Helping America Navigate a New Energy Reality

Warning – an “oil theologist” is needed to interpret the given resources and reserves in World Energy Outlook 2015

By on 14 Dec 2015 in notable posts, viewpoints


(Aleklett’s Energy Mix) This year’s big news regarding the reporting of oil reserves in World Energy Outlook 2015 is that this annual report now discusses “resources that are technically possible to produce” and what proportion of these are proven reserves. When I was working on Chapter 17, The Peak of the Oil Age for my new book a few weeks ago I discussed the difference between technically producible resources and reserves. To support that discussion I made a figure explaining how different types of crude oil are classified.

All the oil formed millions of years ago is termed, “Total Petroleum Initially in Place (PIIP). We have now found most of the world’s producible oil but there are still some oilfields yet to be discovered. (Details on this will be found in the book.) Of all the oil that we have already found there is some that cannot technically be produced, i.e. is “unrecoverable”. The remaining oil is divided into two classes – non-commercially producible (Contingent Resources) and commercial oil. When describing oil reserves, 1P is that which will be produced with 90% certainty, 2P with 50% certainty and 3P with 10% certainty. In the image above, the yellow field and the “green” commercial oil are those termed, “resources that are technically possible to produce”. It is this volume that the IEA has now begun to promote as a shield against future declining oil production. Let’s now look at Table 3.4 from WEO2015.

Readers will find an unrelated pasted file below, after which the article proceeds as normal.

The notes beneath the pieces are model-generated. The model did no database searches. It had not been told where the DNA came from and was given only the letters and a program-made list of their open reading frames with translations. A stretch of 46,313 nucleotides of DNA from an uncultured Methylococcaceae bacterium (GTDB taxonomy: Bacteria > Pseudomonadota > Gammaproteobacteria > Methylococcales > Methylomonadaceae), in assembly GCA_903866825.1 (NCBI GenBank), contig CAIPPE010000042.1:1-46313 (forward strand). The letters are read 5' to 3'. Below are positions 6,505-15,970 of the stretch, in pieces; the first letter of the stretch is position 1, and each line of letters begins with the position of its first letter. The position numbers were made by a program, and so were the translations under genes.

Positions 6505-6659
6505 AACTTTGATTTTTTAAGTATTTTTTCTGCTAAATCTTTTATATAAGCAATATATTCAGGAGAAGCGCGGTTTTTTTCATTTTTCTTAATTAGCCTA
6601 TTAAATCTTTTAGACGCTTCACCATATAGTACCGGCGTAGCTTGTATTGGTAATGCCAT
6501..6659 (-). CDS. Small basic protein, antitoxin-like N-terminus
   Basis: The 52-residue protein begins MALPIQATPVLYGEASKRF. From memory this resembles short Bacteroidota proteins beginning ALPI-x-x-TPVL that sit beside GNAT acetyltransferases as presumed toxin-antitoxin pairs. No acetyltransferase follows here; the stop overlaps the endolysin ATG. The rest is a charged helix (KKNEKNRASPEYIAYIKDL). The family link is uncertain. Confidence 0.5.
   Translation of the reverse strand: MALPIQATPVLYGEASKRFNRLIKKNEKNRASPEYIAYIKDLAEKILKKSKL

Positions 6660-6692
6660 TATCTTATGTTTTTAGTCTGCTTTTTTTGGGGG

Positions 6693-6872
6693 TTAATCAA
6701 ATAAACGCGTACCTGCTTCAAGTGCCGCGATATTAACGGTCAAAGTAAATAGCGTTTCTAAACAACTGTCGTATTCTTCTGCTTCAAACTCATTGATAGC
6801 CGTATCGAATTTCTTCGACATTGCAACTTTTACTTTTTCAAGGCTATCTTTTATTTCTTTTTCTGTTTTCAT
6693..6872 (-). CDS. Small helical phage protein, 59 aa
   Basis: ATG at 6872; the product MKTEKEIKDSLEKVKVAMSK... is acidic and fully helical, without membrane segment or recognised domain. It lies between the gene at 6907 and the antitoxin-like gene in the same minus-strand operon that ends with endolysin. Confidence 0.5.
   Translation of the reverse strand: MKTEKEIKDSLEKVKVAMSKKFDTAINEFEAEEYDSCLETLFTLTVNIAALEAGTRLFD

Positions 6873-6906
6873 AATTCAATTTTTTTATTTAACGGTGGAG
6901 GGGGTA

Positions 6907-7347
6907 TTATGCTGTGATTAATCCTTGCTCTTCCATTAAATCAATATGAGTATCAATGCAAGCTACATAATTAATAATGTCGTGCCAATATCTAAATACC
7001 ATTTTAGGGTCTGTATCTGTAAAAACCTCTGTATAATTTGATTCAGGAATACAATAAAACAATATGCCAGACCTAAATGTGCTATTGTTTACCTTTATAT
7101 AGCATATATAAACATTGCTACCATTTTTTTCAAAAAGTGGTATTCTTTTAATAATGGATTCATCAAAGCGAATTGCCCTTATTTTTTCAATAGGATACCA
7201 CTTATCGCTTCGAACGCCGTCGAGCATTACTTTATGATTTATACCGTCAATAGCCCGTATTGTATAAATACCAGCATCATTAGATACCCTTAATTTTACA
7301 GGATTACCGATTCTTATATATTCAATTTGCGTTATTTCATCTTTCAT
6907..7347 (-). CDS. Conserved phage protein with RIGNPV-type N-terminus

First, we can note that there is no longer any detailed classification of different type of reserves. Only one reserve number is given – “Proven Reserves”. Therefore, we cannot see whether these reserves are conventional oil or unconventional oil (or both). Instead, we see a display of various classifications of resources. The IEA justifies this new system of describing oil yet to be produced by saying that one usually does not distinguish between conventional and unconventional oil reserves. This is correct if one studies the BP Review of World Energy or the Oil&Gas Journal, two sources that the IEA cites. However, the reserves these sources refer to are not 1P reserves. At the same time, the IEA states that Proven Reserves are those with 90% certainty to be produced (1P). The 1P, 2P, 3P reserve system is commonly used for crude oil.

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